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LEAF: A new framework for lab sustainability

University laboratories are extremely energy and material intensive and there are few drivers for sustainable research methods. A lab will consume up to 10 times more energy than other academic spaces.

As a leading research university, a significant part of our energy use comes from laboratories. Therefore King's College London is piloting a tool called LEAF - Laboratory Efficiency Assessment Framework.

The programme, with Bronze, Silver, and Gold levels, allows users to estimate the impact of actions and aims to help laboratories bring down costs, reduce our impact on the environment, and inform users in the process.

Criteria include waste, ventilation, chemicals and procurement. One of the most important criteria is research quality - in recognition that a repeated/mis-published experiment represents the most unsustainable research - and aligning our commitment to sustainability with research of world-leading quality.

The framework is intended for use by local laboratory groups up to departmental level. Labs targeted include: teaching, all wet labs, IT labs, and some engineering labs. If you'd like to take part in the initiative, contact Martin Farley, Lab Sustainability Advisor.

King's is running a pilot of the framework over the course of this year along with around 10 other UK universities and international partners. There is a steering group in place to support the pilot and the HE Institutions taking part will report on its impact after applying it locally.

The steering group contains a mix of pilot participants, interested parties, and funding bodies. In addition to King's, some of the key pilot members are UCL, Edinburgh, Bristol, Manchester, UEA, and more. Other steering group members include the SFC and Research England.

Want to know more?

If you want to use LEAF in your lab or institution, please get in touch with Martin Farley, our sustainable labs advisor.

Waterloo Campus, 57 Waterloo Road London, SE1 8WA

Futher information

KCL LEAF Case Study: Fume Cupboard Competition and Equipment Sharing Leads to Big Savings at Britannia House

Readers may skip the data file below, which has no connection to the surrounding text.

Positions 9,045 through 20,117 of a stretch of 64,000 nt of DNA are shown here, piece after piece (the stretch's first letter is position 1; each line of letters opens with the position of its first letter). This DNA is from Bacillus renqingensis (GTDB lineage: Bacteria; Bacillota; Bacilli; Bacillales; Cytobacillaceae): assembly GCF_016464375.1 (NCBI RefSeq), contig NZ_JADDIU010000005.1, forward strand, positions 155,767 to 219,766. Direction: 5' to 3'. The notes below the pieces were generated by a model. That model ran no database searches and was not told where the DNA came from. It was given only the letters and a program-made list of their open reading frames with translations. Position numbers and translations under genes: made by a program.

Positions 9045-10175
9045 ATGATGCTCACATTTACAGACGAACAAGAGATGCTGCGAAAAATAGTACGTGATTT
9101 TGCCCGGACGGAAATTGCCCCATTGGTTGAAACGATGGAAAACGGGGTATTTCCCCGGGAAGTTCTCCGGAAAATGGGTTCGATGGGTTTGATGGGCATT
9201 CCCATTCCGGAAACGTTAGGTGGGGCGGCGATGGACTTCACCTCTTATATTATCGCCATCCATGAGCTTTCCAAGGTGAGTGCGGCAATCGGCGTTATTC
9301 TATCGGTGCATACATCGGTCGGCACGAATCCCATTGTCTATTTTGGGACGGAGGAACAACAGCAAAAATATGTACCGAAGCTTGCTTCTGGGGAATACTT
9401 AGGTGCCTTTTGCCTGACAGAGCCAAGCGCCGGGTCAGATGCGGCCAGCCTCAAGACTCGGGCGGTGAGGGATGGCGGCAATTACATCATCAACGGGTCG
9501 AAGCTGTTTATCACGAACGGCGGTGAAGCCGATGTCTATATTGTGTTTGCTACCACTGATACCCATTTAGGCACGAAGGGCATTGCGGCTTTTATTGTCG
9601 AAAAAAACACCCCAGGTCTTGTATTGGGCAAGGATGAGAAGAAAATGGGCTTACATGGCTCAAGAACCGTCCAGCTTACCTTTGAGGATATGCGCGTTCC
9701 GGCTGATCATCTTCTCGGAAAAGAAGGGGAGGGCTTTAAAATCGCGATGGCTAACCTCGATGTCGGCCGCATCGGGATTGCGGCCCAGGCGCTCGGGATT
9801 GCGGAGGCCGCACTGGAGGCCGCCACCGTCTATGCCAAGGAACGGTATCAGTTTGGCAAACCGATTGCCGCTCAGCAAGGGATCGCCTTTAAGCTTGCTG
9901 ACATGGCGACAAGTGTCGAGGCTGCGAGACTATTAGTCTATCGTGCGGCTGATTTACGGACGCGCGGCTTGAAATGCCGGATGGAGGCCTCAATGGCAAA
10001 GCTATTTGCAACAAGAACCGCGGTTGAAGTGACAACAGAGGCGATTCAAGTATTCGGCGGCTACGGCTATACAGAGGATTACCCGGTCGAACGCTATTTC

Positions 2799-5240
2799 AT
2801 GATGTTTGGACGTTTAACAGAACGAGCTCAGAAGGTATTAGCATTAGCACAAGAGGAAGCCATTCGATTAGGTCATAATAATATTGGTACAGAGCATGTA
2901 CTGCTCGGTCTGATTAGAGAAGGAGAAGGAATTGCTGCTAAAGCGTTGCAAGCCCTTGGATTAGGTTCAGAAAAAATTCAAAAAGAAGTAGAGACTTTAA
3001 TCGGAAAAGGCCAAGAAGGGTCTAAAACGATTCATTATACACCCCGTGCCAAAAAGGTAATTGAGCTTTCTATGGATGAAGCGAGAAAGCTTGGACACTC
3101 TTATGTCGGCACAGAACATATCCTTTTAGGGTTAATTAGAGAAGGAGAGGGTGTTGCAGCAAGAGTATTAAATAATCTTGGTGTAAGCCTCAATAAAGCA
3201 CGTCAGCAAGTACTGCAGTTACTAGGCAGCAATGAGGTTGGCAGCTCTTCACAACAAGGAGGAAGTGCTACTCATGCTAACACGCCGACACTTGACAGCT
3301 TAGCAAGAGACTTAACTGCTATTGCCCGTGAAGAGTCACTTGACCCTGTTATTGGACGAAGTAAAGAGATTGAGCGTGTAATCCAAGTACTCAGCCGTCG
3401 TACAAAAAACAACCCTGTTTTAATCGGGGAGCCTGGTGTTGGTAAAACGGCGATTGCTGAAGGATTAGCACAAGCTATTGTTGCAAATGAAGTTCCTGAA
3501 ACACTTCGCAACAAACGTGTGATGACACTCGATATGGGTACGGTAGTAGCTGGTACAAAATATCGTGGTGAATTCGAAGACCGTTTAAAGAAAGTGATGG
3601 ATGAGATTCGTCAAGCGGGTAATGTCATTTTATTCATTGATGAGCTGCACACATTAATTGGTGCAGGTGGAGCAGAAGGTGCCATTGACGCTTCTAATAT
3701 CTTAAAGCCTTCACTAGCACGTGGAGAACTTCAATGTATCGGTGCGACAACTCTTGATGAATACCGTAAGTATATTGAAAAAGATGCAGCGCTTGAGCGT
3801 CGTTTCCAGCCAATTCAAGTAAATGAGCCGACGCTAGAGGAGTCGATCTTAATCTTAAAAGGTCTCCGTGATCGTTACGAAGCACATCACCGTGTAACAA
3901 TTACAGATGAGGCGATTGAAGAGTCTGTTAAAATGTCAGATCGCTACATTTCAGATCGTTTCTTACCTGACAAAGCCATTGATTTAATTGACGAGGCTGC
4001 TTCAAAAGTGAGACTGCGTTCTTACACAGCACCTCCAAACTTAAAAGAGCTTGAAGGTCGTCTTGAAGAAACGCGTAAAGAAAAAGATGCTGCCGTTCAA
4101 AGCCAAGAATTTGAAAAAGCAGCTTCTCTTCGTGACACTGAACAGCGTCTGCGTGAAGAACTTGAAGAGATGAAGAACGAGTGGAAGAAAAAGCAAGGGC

Jordan Guthrie, Martin Farley

Britannia House houses a growing Chemistry Department at King’s College London. Within Britannia House sits Jordan Guthrie, who has been a technician in the department since December 2016. Jordan, having participated in KCL’s previous Sustainable Lab Awards, was interested by the LEAF pilot and signed up targeting a Silver in the first year. He organised and led the technical teams to start to implement various criteria from the LEAF tool, whilst using it to estimate the carbon and financial savings which resulted. What stands out about Jordan’s work though, are the unexpected outcomes from implementing LEAF in the department.

LEAF contains criteria which ask users to establish a means to ensure fume cupboard sashes are kept closed when not in use, this is particularly important for the variable air volume models which Britannia House possesses. A fume cupboard can consume more energy than a house through loss of conditioned air along with the fans required to facilitate this process. This energy consumption can be reduced by at least 50% by simply closing the sash of the cupboard, which reduces the volume of air being expelled. Sometimes though users don’t close the sashes when their work is done, resulting in significant waste of energy. Looking at this, Jordan decided to engage with staff in a positive manner by running a “close the sash competition”, and incentivising the winners with pizza!

To ensure people were on board with the initiative, Jordan engaged with users about the impacts of leaving the sashes open. He ran the competition over a course of a month, and recorded when sashes left open at the end of the day. The results were stark – Jordan observed a 25% increase in sash closure. Using LEAF to estimate impact, Jordan and the team’s efforts will save £14,850 per annum in energy costs!

Jordan and the team didn’t rest their laurels on this achievement, while implementing LEAF, other members of the technical team, Vicky Snowden and Mark Withers, identified 6 bio-safety cabinets which were in line to be disposed of.  A typical bio-safety cabinet new can cost £7,000 or more, and while the existing units were old, they were still functioning. Rather than a potentially costly disposal, the department managed to rehouse 4 units within the college through the technical network, and even sold a fifth unit at a profit. The final unit was disposed of as it was beyond repair.

In implementing LEAF, Jordan and the team were able to achieve fantastic savings. While some of the savings will derive directly from criteria within the tool, some of the greatest impact have simply originated from empowering of the team to consider sustainability of the department. Technical staff like Jordan will always understand their environment best, and as such be best placed to innovate and implement solutions in efficiency and sustainability.

Chemistry technical teamJordan (centre) with members of the Chemistry technical team

LEAF safety cabinetRehoused safety cabinet in Guys Hospital, which avoided the skip